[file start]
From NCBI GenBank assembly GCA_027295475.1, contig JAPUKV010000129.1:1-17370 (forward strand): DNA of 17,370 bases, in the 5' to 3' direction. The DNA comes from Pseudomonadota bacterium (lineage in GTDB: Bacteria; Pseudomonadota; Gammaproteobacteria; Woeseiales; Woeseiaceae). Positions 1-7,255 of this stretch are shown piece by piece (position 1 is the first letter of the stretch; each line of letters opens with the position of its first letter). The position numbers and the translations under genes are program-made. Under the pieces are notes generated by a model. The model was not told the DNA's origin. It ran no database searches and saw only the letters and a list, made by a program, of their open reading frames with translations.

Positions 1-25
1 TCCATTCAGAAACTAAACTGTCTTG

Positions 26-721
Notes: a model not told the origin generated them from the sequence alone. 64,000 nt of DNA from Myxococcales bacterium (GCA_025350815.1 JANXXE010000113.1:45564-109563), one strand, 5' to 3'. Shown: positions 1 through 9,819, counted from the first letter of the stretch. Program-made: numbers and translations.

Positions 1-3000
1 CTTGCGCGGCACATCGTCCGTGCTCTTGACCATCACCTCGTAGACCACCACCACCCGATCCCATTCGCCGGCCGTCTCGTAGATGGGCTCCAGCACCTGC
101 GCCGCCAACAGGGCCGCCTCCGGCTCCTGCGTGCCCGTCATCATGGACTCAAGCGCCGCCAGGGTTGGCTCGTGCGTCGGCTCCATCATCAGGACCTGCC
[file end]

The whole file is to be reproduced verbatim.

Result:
From NCBI GenBank assembly GCA_027295475.1, contig JAPUKV010000129.1:1-17370 (forward strand): DNA of 17,370 bases, in the 5' to 3' direction. The DNA comes from Pseudomonadota bacterium (lineage in GTDB: Bacteria; Pseudomonadota; Gammaproteobacteria; Woeseiales; Woeseiaceae). Positions 1-7,255 of this stretch are shown piece by piece (position 1 is the first letter of the stretch; each line of letters opens with the position of its first letter). The position numbers and the translations under genes are program-made. Under the pieces are notes generated by a model. The model was not told the DNA's origin. It ran no database searches and saw only the letters and a list, made by a program, of their open reading frames with translations.

Positions 1-25
1 TCCATTCAGAAACTAAACTGTCTTG

Positions 26-721
Notes: a model not told the origin generated them from the sequence alone. 64,000 nt of DNA from Myxococcales bacterium (GCA_025350815.1 JANXXE010000113.1:45564-109563), one strand, 5' to 3'. Shown: positions 1 through 9,819, counted from the first letter of the stretch. Program-made: numbers and translations.

Positions 1-3000
1 CTTGCGCGGCACATCGTCCGTGCTCTTGACCATCACCTCGTAGACCACCACCACCCGATCCCATTCGCCGGCCGTCTCGTAGATGGGCTCCAGCACCTGC
101 GCCGCCAACAGGGCCGCCTCCGGCTCCTGCGTGCCCGTCATCATGGACTCAAGCGCCGCCAGGGTTGGCTCGTGCGTCGGCTCCATCATCAGGACCTGCC